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“We recommend Walmart Canada’s Online Photocentre customers monitor their card transactions closely,” said Alex Roberton, director of corporate affairs and social media at Walmart Canada. (J.P. MOCZULSKI For The Globe and Mail)
“We recommend Walmart Canada’s Online Photocentre customers monitor their card transactions closely,” said Alex Roberton, director of corporate affairs and social media at Walmart Canada. (J.P. MOCZULSKI For The Globe and Mail)

Walmart Canada looks into possible credit card data breach Add to ...

Walmart Canada is investigating a potential breach of customer credit card data after one of its websites operated by a third party was compromised.

“We were recently informed of a potential compromise of customer credit card data involving Walmart Canada’s Photocentre website, www.walmartcanadaphotocentre.ca, which is operated by a third-party,” said Alex Roberton, director of corporate affairs and social media at Walmart Canada. “We recommend Walmart Canada’s Online Photocentre customers monitor their card transactions closely and immediately alert their financial institution about any unauthorized charges.”

Mr. Roberton said the company has disabled the website and its mobile applications and notified the Office of the Privacy Commissioner of Canada.

Walmart said it has “no reason to believe” its Walmart.ca and Walmart.com destinations or its in-store transactions have been affected.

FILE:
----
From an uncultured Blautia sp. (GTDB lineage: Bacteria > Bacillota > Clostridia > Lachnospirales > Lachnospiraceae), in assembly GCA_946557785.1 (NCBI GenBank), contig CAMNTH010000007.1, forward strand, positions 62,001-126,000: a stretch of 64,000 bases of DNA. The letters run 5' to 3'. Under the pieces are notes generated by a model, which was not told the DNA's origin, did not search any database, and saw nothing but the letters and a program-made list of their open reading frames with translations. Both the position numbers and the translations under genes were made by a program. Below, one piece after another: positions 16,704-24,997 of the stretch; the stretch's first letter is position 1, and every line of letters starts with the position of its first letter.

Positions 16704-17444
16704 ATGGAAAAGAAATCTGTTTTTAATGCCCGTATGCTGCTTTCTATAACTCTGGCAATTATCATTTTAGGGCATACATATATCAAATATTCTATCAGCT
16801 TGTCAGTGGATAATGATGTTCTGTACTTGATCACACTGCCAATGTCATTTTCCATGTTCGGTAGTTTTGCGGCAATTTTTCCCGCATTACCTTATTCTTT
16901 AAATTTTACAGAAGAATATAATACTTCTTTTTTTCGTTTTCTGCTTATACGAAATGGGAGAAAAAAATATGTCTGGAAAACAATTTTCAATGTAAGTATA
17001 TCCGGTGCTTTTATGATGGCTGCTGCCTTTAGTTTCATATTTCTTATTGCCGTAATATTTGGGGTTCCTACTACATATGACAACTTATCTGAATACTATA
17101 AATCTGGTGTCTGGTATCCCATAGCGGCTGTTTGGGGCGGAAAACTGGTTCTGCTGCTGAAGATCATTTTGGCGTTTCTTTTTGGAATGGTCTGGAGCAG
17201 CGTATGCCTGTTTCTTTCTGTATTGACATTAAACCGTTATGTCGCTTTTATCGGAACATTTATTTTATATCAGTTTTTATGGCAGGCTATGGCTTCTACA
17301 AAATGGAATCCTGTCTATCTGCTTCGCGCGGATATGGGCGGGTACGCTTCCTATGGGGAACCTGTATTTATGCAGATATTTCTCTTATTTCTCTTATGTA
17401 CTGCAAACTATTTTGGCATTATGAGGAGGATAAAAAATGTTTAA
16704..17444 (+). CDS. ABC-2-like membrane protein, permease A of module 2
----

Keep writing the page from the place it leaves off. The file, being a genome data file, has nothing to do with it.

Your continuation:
A source close to the situation told The Globe and Mail that as many as 60,000 customers could be affected.

According to Walmart’s website, PNI Digital Media operates its online photo centre. PNI says on its website that “leading retailers use our proven platform to offer photo prints and photo gifts,” among other services. The company also says its platform handled more than 19 million transactions in 2012 and 18 million last year. It was bought by Staples Inc. in 2014.

PNI Digital and Staples did not respond to requests for comment. Walmart said it was continuing to look into the situation and could not share anything beyond the statement provided.

The company said it is working with its vendor and financial partners.

The Globe sought comment from The Royal Bank of Canada, Toronto-Dominion Bank and CIBC, which are major credit card providers. TD said in a statement it is aware of the investigation.

The breach comes at a time when retailers are jockeying for position in a hyper-competitive market. The squeeze already claimed Target Canada and several other big names, including Future Shop and Zellers. It also comes just days after Walmart began online grocery pickup service for some Ottawa-area stores on July 7.

In December, 2013, in the United States, 40 million credit and debit card accounts with Target Corp. were compromised in one of the largest card breaches at a U.S. retailer.

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